Now I'm not a big believer in ifs and buts or except-fors. However, I do think it's appropriate to highlight that absent the $66 million of net charges, the fourth quarter for the majority of our work was outstanding. In the Asia-Pacific segment, operating income increased by over $70 million compared to the fourth quarter of 2010. In the Middle East, revenues were up modestly and operating margins were about 20%. Together, these segments made nearly $135 million in operating income for the quarter. And I appreciate their good work and contribution. This performance level is a clear indication to me that most of our projects have gone well and are in-line with or even better than expectations. Of course, I would have preferred spending most of my time today speaking to this positive news.

Now let me, at this point, turn the call over to Perry to discuss in greater detail the 2011 fourth quarter and the full year financials. I will return afterwards and discuss some of the operational metrics, provide business updates that we regularly provide and I'll begin to look forward in the business. Perry?

Perry L. Elders

Thanks, Steve, and good morning, everyone. Total revenues for 2011 fourth quarter were $816 million, a 51% increase from the 2010 fourth quarter. Revenues were somewhat less than expected from backlog roll-off, primarily due to revised work schedules, timing and POC slippage. The Asia-Pacific segment was the major contributor to the year-over-year increase, growing the top line by almost $200 million. Although we also saw increases in both the Middle East and Atlantic segments as well.

For operating income, McDermott produced $31.4 million in the fourth quarter as compared to $59.3 million a year ago. Clearly, the net $66 million charge was the largest reason for the decline. We also saw significantly fewer project closeouts in the 2011 quarter compared to the 2010 quarter. However, the Asia-Pacific segment delivered substantial improvement compared to the quarter a year ago. And the Middle East segment also provided solid results as well, with about $74 million in operating income.

These pretty well covered the loss projects and the bonus reversal portion of $66 million. There were 2 other items included in this number that we considered nonoperating that benefited the quarter. The larger of the 2 was income derived from our captive insurance program. As many of you know, we self-insure a number of our potential exposures. In evaluating our claim and safety statistics, our third-party actuaries determined that our plans were over accrued, which allowed for a release of about $17 million into income during the period. Although they review our captive positions annually, we regularly have adjustments. The size of the release is larger than most years, and we wanted to identify it accordingly.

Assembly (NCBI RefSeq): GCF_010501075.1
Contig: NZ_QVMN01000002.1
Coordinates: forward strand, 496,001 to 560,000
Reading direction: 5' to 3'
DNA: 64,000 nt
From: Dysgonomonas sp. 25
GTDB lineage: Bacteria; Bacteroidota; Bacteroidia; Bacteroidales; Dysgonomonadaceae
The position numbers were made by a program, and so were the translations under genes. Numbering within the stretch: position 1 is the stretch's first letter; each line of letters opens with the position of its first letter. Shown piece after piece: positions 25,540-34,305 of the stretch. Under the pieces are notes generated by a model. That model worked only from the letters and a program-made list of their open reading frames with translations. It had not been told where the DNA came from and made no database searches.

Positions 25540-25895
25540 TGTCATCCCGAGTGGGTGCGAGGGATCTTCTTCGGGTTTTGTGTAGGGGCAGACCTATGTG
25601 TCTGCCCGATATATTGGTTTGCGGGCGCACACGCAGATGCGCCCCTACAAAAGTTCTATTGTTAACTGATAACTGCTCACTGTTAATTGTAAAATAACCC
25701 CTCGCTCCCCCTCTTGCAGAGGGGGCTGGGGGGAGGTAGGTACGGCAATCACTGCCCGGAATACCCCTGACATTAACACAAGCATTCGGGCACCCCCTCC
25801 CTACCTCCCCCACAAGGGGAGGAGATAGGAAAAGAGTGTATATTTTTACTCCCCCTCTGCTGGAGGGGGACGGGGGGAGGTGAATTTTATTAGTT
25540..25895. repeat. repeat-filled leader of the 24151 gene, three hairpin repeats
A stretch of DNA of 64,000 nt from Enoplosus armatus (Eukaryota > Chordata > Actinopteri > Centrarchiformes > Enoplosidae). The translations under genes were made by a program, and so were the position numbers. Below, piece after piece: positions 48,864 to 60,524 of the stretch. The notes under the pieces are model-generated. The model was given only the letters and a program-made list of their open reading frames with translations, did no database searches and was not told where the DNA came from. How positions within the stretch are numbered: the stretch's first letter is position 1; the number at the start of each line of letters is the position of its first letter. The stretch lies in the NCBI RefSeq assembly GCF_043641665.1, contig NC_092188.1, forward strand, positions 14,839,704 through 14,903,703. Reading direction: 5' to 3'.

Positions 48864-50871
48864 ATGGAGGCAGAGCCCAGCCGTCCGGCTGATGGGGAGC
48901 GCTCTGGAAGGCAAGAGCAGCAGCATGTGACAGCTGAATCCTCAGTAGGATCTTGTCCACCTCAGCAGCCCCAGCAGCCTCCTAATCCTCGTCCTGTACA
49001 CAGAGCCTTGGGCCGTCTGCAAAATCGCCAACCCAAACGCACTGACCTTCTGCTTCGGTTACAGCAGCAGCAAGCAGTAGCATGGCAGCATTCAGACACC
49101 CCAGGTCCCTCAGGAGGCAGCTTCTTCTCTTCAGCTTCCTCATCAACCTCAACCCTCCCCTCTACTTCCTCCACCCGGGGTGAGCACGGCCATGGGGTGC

The second item relates to our decision in the third quarter of 2010 to discontinue plans to build the fabrication facility in Kazakhstan. You may recall, at that time, we took about $20 million charge associated with our expected cost to exit that facility. After more than a year later, we determined that our exit costs were going to be less than we had accrued. And therefore, we were able to recover about half the initial charge.

With all the items we had this quarter receive no tax effect, the reported tax rate for 2011 fourth quarter was unusually high at over 75%. Said another way, our provision for income taxes was nearly 3x our net income. As always, our tax rate will be determined by the tax jurisdictions where we're working and our cumulative tax position therein. For the year 2011, our tax rate was about 35%. I'd expect 2012 to be around the 30% level. Although, like all our estimates, this is a forward-looking statement. Net income from continuing operations less noncontrolling interest was $9.3 million for the fourth quarter of 2011 or $0.04 per diluted share, well below the $45 million we reported in the 2010 fourth quarter.

Turning to discontinued operations, the loss in that category in the 2011 fourth quarter represented a write-down of the Canadian charter fleet business. Based on conversations we've had with interested parties, as well as outside advisors, we believe the write-down was appropriate. I should also note we've made good progress recently on this divestiture and are expecting these assets will be sold during the first half of 2012.

Quickly looking at the full year 2011, revenues were $3.4 billion. Operating income was about $251 million and delivered operating margins of 7.3%. Net income was $151 million or $0.64 per share. Clearly, without the $127 million of net charges, 2011 would have been an outstanding year. In 2011, we invested approximately $282 million in capital expenditures, which is in line with our expectations for 2011 and going forward, assuming no new growth initiatives. Some major investments underway include the North Ocean 105 vessel and the DB50 upgrade, both of which should be out of their shipyards this year.